Profane MuthaFucka (574406) | more than 4 years ago | (#29851363)

Get your Republican jokes out of here. Only 20% of the population that still calls themselves Republicans think that crap is funny.

Re:well now (3, Informative)

Animixer (134376) | more than 4 years ago | (#29850927)

guess who won't be buying any more sparc servers?

Someone who is not interested in supporting Open Source processors?

SPARC is an organization that licenses processor designs (Scalable Processor ARChitecture), provides docs, and even licenses a keyboard interface design (this part is low cost). I'm not sure what they charge, it may be just a fee for making sure your processor conforms to the sparcv9 spec or similar and you can put the SPARC stamp on your box. I have not heard of them being unreasonable before. It's an independent body. Sun and Fujitsu/Siemens happen to be a couple of the companies that use the processor design (modified for thier use). Probably similar to ARM in this case, but I will freely admit I do not know many details about the subject. I do know that one can download the designs and source code for the OpenSPARC T1 and T2 series processors from http://www.opensparc.net./ [www.opensparc.net]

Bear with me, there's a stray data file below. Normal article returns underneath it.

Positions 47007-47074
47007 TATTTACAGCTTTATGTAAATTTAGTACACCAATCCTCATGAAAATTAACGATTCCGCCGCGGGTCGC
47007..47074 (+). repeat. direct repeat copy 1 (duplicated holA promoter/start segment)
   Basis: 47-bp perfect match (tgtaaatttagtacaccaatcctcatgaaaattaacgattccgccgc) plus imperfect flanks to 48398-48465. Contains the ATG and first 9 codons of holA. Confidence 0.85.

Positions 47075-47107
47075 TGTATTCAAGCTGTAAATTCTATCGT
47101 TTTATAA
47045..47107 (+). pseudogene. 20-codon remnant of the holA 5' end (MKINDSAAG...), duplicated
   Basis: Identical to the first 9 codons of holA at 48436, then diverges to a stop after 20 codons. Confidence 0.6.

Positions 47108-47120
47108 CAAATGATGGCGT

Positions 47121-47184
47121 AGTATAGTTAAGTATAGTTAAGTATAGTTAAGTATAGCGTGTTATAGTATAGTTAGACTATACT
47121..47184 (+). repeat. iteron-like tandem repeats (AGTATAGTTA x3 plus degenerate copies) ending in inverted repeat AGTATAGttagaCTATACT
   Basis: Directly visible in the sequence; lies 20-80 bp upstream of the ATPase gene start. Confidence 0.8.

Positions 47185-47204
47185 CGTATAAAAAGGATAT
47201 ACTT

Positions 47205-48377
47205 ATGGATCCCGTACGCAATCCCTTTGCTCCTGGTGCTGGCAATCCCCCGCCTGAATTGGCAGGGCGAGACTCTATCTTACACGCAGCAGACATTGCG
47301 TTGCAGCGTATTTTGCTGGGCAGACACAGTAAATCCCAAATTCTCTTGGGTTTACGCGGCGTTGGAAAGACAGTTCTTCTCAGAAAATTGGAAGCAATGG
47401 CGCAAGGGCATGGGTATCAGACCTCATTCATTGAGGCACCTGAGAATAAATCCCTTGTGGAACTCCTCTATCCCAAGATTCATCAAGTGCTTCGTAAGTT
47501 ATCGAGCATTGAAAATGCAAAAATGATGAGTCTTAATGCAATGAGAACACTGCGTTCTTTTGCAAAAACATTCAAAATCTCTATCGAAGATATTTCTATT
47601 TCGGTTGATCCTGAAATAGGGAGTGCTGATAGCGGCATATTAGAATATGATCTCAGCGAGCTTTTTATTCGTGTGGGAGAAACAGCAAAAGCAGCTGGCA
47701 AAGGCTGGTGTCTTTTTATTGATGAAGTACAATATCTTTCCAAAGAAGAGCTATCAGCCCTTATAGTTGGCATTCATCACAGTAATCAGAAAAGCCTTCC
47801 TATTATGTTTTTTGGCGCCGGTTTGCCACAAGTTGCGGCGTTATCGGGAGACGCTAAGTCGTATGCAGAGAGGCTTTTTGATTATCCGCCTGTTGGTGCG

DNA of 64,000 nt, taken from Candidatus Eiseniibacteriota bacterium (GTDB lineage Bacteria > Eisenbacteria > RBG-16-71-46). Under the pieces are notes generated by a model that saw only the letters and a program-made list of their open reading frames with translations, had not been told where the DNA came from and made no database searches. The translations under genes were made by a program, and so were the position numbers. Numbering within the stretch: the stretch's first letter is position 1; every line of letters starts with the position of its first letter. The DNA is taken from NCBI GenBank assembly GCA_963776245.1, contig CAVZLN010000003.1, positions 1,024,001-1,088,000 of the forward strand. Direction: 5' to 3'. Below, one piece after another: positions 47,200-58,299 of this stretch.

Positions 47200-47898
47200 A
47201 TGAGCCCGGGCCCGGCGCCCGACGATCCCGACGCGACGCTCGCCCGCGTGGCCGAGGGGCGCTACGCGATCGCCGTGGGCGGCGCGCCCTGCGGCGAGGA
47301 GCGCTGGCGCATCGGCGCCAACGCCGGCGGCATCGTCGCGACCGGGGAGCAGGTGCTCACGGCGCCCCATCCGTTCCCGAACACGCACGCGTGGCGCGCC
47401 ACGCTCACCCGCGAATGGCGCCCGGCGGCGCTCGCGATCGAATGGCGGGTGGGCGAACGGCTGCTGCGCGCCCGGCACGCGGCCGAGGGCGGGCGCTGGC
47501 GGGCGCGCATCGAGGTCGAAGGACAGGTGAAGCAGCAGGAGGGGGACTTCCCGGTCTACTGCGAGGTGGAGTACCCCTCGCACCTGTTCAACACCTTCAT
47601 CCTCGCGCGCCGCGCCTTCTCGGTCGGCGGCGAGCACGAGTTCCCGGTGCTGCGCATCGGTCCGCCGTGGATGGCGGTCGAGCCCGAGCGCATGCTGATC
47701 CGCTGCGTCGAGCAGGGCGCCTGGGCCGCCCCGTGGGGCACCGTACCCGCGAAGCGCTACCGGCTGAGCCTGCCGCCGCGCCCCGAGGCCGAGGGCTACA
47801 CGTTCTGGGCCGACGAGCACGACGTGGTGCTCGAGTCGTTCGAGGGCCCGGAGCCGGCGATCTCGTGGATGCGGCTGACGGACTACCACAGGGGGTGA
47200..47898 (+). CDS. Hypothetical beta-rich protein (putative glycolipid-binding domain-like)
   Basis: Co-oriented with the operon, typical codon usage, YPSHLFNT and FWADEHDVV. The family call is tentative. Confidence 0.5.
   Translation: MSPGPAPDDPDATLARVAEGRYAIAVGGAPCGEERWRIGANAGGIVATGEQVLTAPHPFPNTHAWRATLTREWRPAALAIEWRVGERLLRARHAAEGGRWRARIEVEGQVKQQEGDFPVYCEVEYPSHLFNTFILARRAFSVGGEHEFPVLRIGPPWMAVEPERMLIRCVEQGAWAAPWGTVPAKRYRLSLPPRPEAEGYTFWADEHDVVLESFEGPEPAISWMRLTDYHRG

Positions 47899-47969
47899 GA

I hear that someone has a design that runs an OpenSPARC on a FPGA (granted, single core, but still cool).

So if you care about having an "Open" CPU design in your system, then you'll be missing out by avoiding SPARC.

Alas I do not have many facts available to back this up. www.sparc.org has been blocked by firefox or my antivirus somehow...perhaps someone is attacking it out of badwill or they got owned independently.

Regards

BTW: I've run gentoo on 'sun4u' SPARC processors, and hear that the kernel has lots of support for the 'Open' T1/T2 line and hypervisor, etc.

Re:well now (1)

poetmatt (793785) | more than 4 years ago | (#29851367)

It helps to read the article. Spark says they use Sparc servers and are down the street from them. I do not doubt however, that they may threaten business or something as a result. Suing your customers (especially via something that won't likely hold water in court) doesn't earn business.

Re:well now (2, Insightful)

Bobb9000 (796960) | more than 4 years ago | (#29851929)